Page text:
Here's something that I think is really stupid, and that is saying "No Problem," when somebody thanks you. I recently dined at a restaurant with my wife. I thanked the waiter for bringing the food to our table, and his response was no problem. Well, of course it's not a problem. That's his job. Who is the idiot who decided to substitute the words no problem for you're welcome? I know language is dynamic and constantly evolving, and new words are appearing all the time and certain other words become obsolete. But I still think that you're welcome has a much nicer connotation than no problem. You're welcome seems to imply a certain friendship, almost a feeling that whomever you thanked was happy to have helped you, whereas no problem implies a certain impatience, or that the person who says no problem regards you as being sort of an ass-pain whom he or she is glad to be free from. To me, hearing a person whom I have thanked say no problem implies that the person is ignorant. I know this may not be true, but that is the implication I get. It's similar to the feeling I get when I see an advertisement or a solicitation that is full of mistakes in spelling and grammar. When I see that, my usual action is to disregard it, and if I see an ad on the Internet that is full of grammatical and spelling errors, my instinctive reaction is "WATCH OUT, DISHONEST HUCKSTER!"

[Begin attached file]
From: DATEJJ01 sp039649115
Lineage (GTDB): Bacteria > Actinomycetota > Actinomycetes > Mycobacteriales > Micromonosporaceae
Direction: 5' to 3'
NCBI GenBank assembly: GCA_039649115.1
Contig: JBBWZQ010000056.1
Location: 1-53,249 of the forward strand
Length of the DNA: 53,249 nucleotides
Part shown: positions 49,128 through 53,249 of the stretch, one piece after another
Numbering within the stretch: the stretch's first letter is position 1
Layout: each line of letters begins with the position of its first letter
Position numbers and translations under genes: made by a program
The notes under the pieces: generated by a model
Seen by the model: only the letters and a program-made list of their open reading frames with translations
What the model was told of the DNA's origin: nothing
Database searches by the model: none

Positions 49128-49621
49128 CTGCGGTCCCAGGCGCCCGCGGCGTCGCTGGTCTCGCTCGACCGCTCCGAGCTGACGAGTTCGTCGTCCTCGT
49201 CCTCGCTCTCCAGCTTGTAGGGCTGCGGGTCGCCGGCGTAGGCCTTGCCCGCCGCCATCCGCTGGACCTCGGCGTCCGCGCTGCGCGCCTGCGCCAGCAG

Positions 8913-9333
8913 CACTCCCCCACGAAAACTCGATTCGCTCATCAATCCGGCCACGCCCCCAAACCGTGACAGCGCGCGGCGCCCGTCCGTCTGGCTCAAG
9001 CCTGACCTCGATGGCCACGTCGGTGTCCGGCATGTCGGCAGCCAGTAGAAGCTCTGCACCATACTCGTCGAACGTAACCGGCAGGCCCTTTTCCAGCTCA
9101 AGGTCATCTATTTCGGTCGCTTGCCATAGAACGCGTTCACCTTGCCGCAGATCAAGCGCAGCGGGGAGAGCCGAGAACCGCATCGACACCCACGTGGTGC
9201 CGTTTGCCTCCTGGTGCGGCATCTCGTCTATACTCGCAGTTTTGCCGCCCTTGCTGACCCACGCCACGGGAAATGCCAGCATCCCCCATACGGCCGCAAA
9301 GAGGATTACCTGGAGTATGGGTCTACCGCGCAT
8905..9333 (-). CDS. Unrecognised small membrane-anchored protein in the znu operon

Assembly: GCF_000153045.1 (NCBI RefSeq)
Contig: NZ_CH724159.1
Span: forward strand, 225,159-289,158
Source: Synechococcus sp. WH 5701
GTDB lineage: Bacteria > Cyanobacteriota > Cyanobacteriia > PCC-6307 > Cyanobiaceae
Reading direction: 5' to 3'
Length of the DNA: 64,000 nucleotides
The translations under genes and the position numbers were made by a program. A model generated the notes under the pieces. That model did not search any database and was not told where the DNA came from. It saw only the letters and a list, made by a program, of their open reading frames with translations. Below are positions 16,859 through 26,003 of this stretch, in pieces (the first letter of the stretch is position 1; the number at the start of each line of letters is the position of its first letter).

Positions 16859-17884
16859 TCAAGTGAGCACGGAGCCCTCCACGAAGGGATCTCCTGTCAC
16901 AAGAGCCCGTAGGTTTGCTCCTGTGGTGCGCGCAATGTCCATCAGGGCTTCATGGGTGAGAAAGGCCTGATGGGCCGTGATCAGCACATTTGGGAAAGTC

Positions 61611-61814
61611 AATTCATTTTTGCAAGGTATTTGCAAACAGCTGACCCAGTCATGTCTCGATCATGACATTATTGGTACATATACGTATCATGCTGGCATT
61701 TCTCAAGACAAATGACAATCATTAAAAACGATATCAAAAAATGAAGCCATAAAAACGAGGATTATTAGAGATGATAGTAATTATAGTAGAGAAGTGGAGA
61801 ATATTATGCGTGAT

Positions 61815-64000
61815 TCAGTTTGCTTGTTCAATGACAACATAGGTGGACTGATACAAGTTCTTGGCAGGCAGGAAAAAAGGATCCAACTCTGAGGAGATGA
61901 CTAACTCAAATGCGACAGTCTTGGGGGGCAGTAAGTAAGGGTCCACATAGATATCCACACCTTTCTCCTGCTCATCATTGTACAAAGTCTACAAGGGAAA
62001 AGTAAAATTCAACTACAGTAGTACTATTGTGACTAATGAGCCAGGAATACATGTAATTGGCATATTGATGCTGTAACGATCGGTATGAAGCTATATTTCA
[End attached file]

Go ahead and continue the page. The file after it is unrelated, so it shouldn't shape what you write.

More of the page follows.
One time I was looking at a site that sold pocket watches, one of my other interests. Everything was fine until I came to a description of a watch dial which was listed as a "porcillin" dial. I imagine what the seller meant was a "porcelain" dial, but that was it for me. Instant turn-off; I'm not buying anything here, that's definite. But who knows? Maybe "porcillin" is a new type of anti-biotic that can also be used to make watch dials. Maybe before too long we'll see watches with doxicycline dials or penicillin dials or maybe even erythromycin dials, but I rather doubt it.